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Fuel Surcharge Increase Likely, LUCELEC

Carmy Joseph, LUCELEC Corporate Communications Officer
Carmy Joseph, LUCELEC Corporate Communications Officer

Customers of the island’s lone electricity company LUCELEC will begin to feel the brunt of volatile gas prices on the world’s market sooner than expected.

Carmy Joseph, the company’s Corporate Communications Officer who spoke to The VOICE earlier this week said that “consumers are likely to begin seeing the impact of the increased fuel surcharge in their March bills,”

This comes on the heels of a change in fuel prices announced by government last month. Gasoline and diesel increased by one dollar on March 21, moving from $13.95 to $14.95 per gallon.

Prime Minister Philip J Pierre in an address to the nation last month said government will continue to subsidize the 20 and 22 lbs. cylinder of cooking gas.

“We believe this to be the best compromise at this time, which leaves the government with excise tax revenue of only 27 cents per gallon on gas and 19 cents per gallon on diesel much less than the $4.00 excise tax budgeted by the former government by $1.00,” Pierre said.

The changes Saint Lucians are currently seeing in their electricity bills and at the pumps are in keeping with changes in international oil prices and government’s application of the modified market pass-through petroleum pricing mechanism.

Consumers have since lamented about the price hike and some are wondering whether the electricity produced by LUCELEC’s solar farm can be used as a buffer against rising electricity costs.

Joseph in response said, “To the extent that the solar farm reduces the amount of fuel that we would have to purchase, it is, in fact, reducing what customers pay in the fuel surcharge.  How-ever, bear in mind that the amount of fuel saved by the solar farm is only about 1.7% of the fuel LUCELEC uses to meet the demand for electricity.”

The 3MW solar farm, which was opened in La Tourney, Vieux-Fort in 2018 is fully operational.

“In 2021, the solar farm generated 6,263,239 kWhs of electricity which led to reduced fuel consumption by 319, 790 gallons for the year and a fuel costs savings of EC$2,319,245.15.  To date, the solar farm has produced 24, 696,985 kWh since it went live in 2018 leading to a 1.27 million gallon reduction in fuel purchased since then and a cost savings of EC$9,099,354.84,” said Joseph.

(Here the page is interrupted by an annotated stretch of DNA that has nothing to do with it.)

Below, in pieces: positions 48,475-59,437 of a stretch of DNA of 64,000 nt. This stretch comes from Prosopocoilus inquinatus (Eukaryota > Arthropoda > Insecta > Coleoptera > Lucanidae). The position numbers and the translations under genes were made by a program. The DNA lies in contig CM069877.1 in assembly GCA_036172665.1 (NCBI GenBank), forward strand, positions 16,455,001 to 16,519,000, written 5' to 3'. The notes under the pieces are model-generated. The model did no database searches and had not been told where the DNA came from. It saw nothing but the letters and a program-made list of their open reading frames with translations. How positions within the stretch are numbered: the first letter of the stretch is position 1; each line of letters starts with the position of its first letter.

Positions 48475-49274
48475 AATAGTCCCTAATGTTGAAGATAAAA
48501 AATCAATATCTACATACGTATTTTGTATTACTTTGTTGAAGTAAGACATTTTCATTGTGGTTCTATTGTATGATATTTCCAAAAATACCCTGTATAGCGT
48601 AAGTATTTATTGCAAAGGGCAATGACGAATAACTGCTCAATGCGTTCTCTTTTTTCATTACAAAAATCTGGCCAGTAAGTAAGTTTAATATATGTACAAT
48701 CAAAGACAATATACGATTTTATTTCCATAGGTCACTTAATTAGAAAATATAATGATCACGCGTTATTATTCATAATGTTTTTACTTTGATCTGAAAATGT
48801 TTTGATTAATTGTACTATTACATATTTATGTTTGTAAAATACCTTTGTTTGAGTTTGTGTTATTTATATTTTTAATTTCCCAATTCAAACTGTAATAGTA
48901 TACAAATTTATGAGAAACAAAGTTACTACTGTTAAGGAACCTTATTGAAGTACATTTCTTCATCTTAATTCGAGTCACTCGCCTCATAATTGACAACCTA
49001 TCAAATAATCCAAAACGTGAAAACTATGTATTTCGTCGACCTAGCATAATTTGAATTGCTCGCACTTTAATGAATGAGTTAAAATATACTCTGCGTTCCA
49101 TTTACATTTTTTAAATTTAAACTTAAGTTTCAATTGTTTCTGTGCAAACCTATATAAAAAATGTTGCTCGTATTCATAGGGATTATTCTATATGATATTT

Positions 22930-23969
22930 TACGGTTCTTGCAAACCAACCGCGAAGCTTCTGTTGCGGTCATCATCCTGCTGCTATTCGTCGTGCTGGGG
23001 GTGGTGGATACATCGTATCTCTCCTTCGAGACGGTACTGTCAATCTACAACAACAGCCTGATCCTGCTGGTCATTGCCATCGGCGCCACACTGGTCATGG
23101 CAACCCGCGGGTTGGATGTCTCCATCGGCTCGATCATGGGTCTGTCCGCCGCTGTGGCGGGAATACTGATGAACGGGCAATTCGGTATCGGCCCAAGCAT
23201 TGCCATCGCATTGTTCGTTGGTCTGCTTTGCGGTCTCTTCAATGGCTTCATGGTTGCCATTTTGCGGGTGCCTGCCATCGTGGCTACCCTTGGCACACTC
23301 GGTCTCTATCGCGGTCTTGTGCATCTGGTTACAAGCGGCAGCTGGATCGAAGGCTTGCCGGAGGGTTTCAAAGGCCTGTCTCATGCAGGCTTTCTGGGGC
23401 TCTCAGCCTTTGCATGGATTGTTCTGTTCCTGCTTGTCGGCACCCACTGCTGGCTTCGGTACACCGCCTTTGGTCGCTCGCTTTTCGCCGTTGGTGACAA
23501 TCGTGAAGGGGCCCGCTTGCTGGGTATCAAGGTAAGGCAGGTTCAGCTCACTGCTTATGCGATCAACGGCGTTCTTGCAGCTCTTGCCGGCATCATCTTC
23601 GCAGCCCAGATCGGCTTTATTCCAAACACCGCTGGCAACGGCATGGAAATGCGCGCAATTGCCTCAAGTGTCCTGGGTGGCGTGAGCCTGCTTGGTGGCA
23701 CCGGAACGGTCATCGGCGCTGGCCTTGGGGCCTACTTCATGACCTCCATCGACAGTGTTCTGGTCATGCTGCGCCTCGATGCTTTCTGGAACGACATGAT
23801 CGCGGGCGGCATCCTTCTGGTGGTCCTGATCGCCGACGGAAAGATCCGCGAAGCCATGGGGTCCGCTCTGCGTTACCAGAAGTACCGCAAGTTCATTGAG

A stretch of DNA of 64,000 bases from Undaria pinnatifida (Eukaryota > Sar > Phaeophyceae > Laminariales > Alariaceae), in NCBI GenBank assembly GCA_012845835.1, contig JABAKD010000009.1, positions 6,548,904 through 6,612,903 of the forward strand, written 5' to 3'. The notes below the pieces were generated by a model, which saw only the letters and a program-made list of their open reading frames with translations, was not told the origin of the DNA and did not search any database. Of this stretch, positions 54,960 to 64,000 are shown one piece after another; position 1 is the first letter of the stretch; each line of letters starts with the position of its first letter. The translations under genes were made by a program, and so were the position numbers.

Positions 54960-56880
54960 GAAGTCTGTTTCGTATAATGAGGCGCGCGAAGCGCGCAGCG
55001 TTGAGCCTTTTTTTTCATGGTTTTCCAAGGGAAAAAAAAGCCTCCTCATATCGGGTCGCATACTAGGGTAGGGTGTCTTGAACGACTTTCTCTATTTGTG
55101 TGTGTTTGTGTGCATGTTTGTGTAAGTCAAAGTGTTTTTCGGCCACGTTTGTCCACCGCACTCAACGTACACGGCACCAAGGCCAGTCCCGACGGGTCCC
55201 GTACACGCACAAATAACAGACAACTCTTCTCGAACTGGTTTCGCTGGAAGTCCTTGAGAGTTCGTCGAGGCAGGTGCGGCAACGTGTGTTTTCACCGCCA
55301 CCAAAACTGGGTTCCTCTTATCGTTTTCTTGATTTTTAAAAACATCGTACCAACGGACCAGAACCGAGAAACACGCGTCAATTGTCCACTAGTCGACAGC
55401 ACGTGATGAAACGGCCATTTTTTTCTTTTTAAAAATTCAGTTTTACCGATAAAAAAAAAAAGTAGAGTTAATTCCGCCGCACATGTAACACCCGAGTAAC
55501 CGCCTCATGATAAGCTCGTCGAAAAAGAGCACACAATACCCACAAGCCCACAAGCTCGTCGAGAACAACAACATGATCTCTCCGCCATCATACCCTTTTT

In response to whether the solar farm can produce enough electricity to satisfy the needs of Vieux Fort residents seeing that it is located in that area, Joseph said:

“First, the energy generated from the farm is absorbed by the main grid and not just Vieux Fort residents. Secondly, the 3MW capacity of the farm is far, far less than what the company needs to service its customers for the Vieux Fort area. We are working on installing battery capacity at the solar farm to allow it to provide energy beyond normal daylight hours and in the future to be able to provide backup power to sections of the grid.”

So has LUCELEC been able to use less fuel in its production of island wide electricity as a result of the solar farm?

Said Joseph, “Yes. Since the solar farm went live in 2018, it has led to a 1.27 million gallon reduction in fuel purchased and cost savings of EC$9,099,354.84 for the company in terms of fuel purchased and to customers in terms of lower fuel surcharge than they would have paid other-wise.”

With regards to the impact the farm has on LUCELEC locking in the price it pays for fuel, Joseph explained that “these are two separate issues.”

According to the Corporate Communications Officer, “The mechanism that allows us to ‘lock in’ what we pay for fuel is price hedging. With hedging we are able to negotiate a contract for how much we pay for a percentage of the fuel we purchase over a particular period. This means that no matter what the price of fuel is on the world market at the purchase time of our hedge, we will pay the hedged price for the percentage of fuel we hedged. Whatever fuel is purchased outside of that hedging period is done at market price. The solar farm has no impact here.”

As to whether LUCELEC plans to move the farm from its 3-megawatt facility to one which can generate more megawatts, she said “The plan is to install battery storage at the facility. You see, in its current form, we are only able to utilize real time energy from the sun during the day. Battery storage will allow for stored energy from the sun to be used even when it’s not able to produce energy such as with cloud cover or when the sun has set. Last year we began the first phase of installing the battery storage when we laid cable to connect the solar farm to our Vieux-Fort power station. We are in the process of getting a supplier to install the battery storage. The next phase of that project we expect to be completed in 2023.  COVID-19 delayed the implementation of that project.”

According to Joseph, LUCELEC is planning to develop a 10 MW solar farm with battery storage on the East Coast.

“We are in the process of securing land and developing the RFP (Request for Proposals) for this project which we hope to commission in 2024,” Joseph said.

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